The most impressive aspect of Brush’s writing is arguably a remarkable ability to conjure up surreal imagery within everyday mundanity. These whimsical reconstructions of childhood memories and dreams earn him many satisfied nods of heads, as opposed to laughs, and epitomise his comedic style; quiet, subtle, understated.
Peter Brush will be performing his show Dreams With Advert Breaks at the Edinburgh Festival.
Known by many as Rhod Gilbert’s trusty sidekick, both on the 2010 television panel show Ask Rhod Gilbert (as well as other projects including Gilbert’s pilot sitcom Back To Llanbobl, which is expected to air this Autumn), and in recent years as tour support, Lloyd Langford is a comic of extensive television and stand up experience, and this shines through consistently in a preview of his latest show Rascal, performed at MAC in Birmingham.
Langford takes to the stage with his trademark droll delivery and slouched posture. His new show primarily considers the perils of relationships in the 21st century society, with the comic self-proclaiming it to potentially be his rudest hour of stand up thus far. Lloyd takes delight in saying what everyone else is thinking; not afraid to push an idea slightly too far or make his listeners feel slightly uncomfortable, particularly regarding latecomers. Here we have a comedian who clearly appreciates what an audience want from a live comedy experience. Lloyd’s off-the-cuff remarks are pleasingly quick and he segways between audience interaction and material smoothly, despite the fact he is performing an unpolished show.
Developing ideas based on life experiences over the past year, with topical references scattered throughout, it is somewhat difficult to tell whether this comic is being truly open with his audience or not. Langford’s material makes him appear quite solitary at times; yes, there are mentions of past girlfriends here and there, and talk of a cruise with his parents and brother, but the majority of the show centres around Lloyd’s own private musings, triggered by his experiences while travelling with work (perhaps fitting with the view that stand up comedy is one of the loneliest careers).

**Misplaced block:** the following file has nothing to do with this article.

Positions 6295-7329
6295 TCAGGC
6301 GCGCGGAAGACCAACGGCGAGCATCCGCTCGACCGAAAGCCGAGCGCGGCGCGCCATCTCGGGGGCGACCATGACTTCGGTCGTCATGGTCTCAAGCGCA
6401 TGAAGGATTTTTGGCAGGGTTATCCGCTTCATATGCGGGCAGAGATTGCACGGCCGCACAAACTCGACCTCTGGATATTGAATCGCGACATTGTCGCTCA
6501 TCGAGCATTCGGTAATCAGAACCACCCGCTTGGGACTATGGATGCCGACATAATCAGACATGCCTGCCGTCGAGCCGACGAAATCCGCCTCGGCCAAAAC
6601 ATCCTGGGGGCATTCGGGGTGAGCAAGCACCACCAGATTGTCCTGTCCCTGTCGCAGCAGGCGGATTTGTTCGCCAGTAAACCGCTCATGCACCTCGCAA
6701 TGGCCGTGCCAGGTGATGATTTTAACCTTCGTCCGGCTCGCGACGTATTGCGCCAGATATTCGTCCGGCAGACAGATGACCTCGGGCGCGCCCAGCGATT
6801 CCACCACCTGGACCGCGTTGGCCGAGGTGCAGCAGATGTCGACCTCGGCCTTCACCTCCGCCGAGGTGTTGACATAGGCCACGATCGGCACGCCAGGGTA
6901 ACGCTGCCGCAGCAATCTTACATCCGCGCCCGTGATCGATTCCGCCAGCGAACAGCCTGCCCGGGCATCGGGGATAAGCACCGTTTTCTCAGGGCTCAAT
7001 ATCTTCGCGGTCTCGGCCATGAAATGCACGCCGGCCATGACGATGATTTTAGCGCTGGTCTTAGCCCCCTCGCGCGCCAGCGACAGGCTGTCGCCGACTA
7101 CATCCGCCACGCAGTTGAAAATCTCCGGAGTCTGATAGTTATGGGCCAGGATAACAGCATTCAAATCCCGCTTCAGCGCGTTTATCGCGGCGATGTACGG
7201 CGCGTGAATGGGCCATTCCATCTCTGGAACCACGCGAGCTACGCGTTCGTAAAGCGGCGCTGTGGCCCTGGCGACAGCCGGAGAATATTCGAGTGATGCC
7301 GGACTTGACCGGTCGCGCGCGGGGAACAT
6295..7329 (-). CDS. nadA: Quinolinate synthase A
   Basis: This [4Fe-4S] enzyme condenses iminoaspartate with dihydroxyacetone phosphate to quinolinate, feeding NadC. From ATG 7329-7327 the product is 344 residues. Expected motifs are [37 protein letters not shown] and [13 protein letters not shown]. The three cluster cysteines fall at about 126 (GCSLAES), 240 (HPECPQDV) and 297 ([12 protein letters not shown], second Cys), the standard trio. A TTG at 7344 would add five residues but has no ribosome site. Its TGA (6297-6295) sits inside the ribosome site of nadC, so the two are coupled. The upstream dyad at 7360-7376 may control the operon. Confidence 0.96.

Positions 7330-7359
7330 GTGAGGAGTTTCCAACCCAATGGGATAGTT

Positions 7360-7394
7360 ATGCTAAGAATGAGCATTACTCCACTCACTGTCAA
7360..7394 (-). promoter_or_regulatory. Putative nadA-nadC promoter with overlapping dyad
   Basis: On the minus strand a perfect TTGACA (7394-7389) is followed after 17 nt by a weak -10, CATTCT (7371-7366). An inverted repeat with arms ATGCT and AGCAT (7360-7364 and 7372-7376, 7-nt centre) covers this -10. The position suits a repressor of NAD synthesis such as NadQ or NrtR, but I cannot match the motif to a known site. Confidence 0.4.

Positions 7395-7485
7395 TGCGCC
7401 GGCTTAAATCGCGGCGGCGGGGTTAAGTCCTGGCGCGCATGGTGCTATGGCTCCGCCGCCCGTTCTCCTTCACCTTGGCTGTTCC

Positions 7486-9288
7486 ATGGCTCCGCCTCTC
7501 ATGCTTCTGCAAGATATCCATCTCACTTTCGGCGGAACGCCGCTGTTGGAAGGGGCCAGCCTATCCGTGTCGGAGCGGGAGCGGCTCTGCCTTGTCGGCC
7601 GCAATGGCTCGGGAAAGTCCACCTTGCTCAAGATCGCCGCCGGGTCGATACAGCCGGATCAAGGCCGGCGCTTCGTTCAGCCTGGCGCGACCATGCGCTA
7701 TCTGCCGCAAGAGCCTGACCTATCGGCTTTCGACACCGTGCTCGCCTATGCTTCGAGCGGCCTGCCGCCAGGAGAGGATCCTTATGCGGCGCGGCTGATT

Lloyd Langford epitomises a no-messing-about, does-what-it-says-on-the-tin kind of comedy. He conveys an attitude that is both underwhelmed and apathetic, yet also irritated by the many obstacles that modern life presents, from hotels, to the weather, to terrorism (those “proper ne’er-do-wells, scamps, bad eggs”). But beneath the silliness, an anger certainly bubbles under the surface of Langford’s comedy, reminiscent of fellow Welshman Rhod Gilbert. This new show, however, does not see any of that frustration overflow; Langford remains in control. Instead, he is gleefully childish, sometimes bordering on pedantic, happy to play devil’s advocate through his cynicism and judgements, bringing out the naughty child that hides within each of us.
Lloyd Langford will be performing his show Rascal at the Edinburgh Festival.
So the Edinburgh Festival draws to a close for another year. The final weekend saw a whole array of awards being presented and futures being temporarily flipped on their heads. The Edinburgh Comedy Awards are perhaps the most prolific of the entire arts festival and the effects of winning either the overall award for best show or the prize for best newcomer results in a great deal of publicity and ticket sales for the next year and beyond. Nominations for both titles this year, which were announced on Wednesday (26th August) with winner announced yesterday, were as strong as ever.
Those shortlisted for the award for Best Comedy Show were James Acaster, Joseph Morpurgo, Kieran Hodgson, Nish Kumar, Sam Simmons, Sarah Kendall, Seymour Mace and Trygve Wakenshaw. A diverse list, to say the least, with two of the comics above coming from Australia and another one being a mime act from New Zealand. Sam Simmons (who was MoodyComedy’s Comedian Of The Month this March) took the award along with the £10,000 prize, which was presented by last year’s winner John Kearns, for his bustling, surreal show Spaghetti For Breakfast. This was the third time the comic had been nominated for Best Show, much like James Acaster who’s show Represent saw him nominated for the fourth time, showing the high calibre of nominees.